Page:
How HR Can Get a Seat at the Executive Table and Actively Drive Transformation Projects

Image: SFIO CRACHO/Shutterstock
Image: SFIO CRACHO/Shutterstock

Entire discussion forums address the question of why HR departments are not always treated with the highest respect in companies. Too far away from the business, doesn’t provide enough added value and is far too fluffy – these are just some of the stereotypes maintained by HR skeptics. Twenty years ago, Harvard Business Review presented a case study asking the following question: Why Doesn’t This HR Department Get Any Respect?

Yes, why is that – why do HR managers not receive the same respect as the sales manager, strategy officer or the marketing team? The good news for all HR staff: Improvements are in sight! While 15 years ago not even every second company had appointed a HR representative as a corporate leader, this is now the case for 70 percent. From a purely formal perspective, we can say that people related matters have made their way into the boardroom. But what contribution can HR make there?

HR Must Contribute to the Company’s Strategy

If you follow the debate about best practices from the HR industry, then HR should provide tangible added value that contributes to the overall success of the company. To do this, the HR department has to be at the table when strategic projects are on the agenda. However, how often do we see small strategy work groups that are seeking to improve the future of the company only get HR management on board when the most important decisions have already been made? Very often!

Every transformation project leads to organizational changes: The planned entry into new markets requires new skills and HR, for example, can make a name for itself through upskilling programs for the organization and recruiting of new, competent employees. Cost saving programs initiated by executives are designed to reduce overhead costs – it is precisely at this point that HR could come up trumps by implementing smart resource-sharing concepts enabled by global virtualization and digital collaboration.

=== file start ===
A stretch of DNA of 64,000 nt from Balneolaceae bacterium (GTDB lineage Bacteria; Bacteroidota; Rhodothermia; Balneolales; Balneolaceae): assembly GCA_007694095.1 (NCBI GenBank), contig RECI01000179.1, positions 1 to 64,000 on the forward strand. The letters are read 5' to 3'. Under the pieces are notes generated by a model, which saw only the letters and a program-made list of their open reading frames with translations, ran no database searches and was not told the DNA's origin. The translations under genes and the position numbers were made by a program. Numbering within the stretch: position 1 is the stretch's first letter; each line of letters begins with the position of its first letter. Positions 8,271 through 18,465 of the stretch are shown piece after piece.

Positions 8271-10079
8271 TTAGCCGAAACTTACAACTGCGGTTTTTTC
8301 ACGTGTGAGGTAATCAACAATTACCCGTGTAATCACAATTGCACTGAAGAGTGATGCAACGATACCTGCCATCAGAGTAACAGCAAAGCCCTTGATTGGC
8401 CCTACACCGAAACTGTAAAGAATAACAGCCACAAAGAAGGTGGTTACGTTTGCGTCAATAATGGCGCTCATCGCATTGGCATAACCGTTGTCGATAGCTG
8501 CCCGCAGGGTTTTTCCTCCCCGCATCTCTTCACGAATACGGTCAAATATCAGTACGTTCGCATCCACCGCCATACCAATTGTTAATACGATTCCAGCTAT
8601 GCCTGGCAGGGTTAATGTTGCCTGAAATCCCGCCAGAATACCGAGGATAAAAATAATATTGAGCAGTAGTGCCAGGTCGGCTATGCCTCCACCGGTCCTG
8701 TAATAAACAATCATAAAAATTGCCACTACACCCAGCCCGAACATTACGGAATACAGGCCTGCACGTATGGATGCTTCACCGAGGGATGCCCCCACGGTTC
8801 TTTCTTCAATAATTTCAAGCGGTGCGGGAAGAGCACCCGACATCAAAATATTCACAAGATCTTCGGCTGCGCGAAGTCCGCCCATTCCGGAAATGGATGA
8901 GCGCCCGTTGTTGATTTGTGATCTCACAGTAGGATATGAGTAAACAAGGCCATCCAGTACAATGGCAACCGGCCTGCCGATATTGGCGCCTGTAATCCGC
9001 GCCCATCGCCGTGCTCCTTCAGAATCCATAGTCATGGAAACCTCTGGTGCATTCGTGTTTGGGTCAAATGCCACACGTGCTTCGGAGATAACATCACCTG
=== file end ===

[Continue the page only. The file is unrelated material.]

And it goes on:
There is only added value for the entire company when HR no longer passively reacts to new requirements, but instead takes an active leadership role in dealing with new challenges. HR staff are to be creative self-starters – capable designers who are always one step ahead of their own organization and management. However, there is a prerequisite for this: HR must know how things are going in their own organization.

Get Out From the Back Room to the Heart of the Action

Those who listen well know the score, and if you know the score, you can generate added value. HR is not a task to be done in dark back rooms, but rather on the frontline. When HR departments are right in the middle of the action and keep up to date with the latest developments in their organization, then valuable perspectives emerge that many other departments lack – perspectives that are extremely useful to the company as a whole.

Executives deal with the big questions concerning the future, specialist departments have their own clearly defined tasks and project teams work towards achieving their project goals. But who closes the gap that emerges in overlapping areas of management tasks, the day-to-day business in the departments and the project? Who takes a look at the organization as a whole and drives it forward? The answer to this is rather obvious: HR.

Listen to the Company Pulse With a Constructive Ear

Hardly any company can evade the big waves of transformation – the buzzword here is digitalization. Change is becoming a universal task for every organization. Linked to all of this is a growing level of support that HR managers need to provide: Constant change can cause friction in the organization – something which should only be left unattended up to a certain point.

HR plays a pivotal role in shaping an open corporate culture, where feedback from all areas of the organization helps to accelerate transformation. By providing and analyzing first-hand information ideally collected from all employees, HR can create real added value and actively shape the transformation of an organization that was previously rigid into an agile project organization. Now have a guess with which solution this works best. That’s right – with Surwayne 😉

With Surwayne, every HR department can have its ear on the company’s pulse anytime, anywhere. The feedback gathered through regular employee surveys can be used to gain insights and improvement areas, such as shortening decision paths in projects, optimizing the inter-divisional combination of agile project teams, or suggesting better processes, tools and training. Strategically speaking, HR takes on a crucial role and should therefore not be missing at any executive table.

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Jasmin Daneschumand

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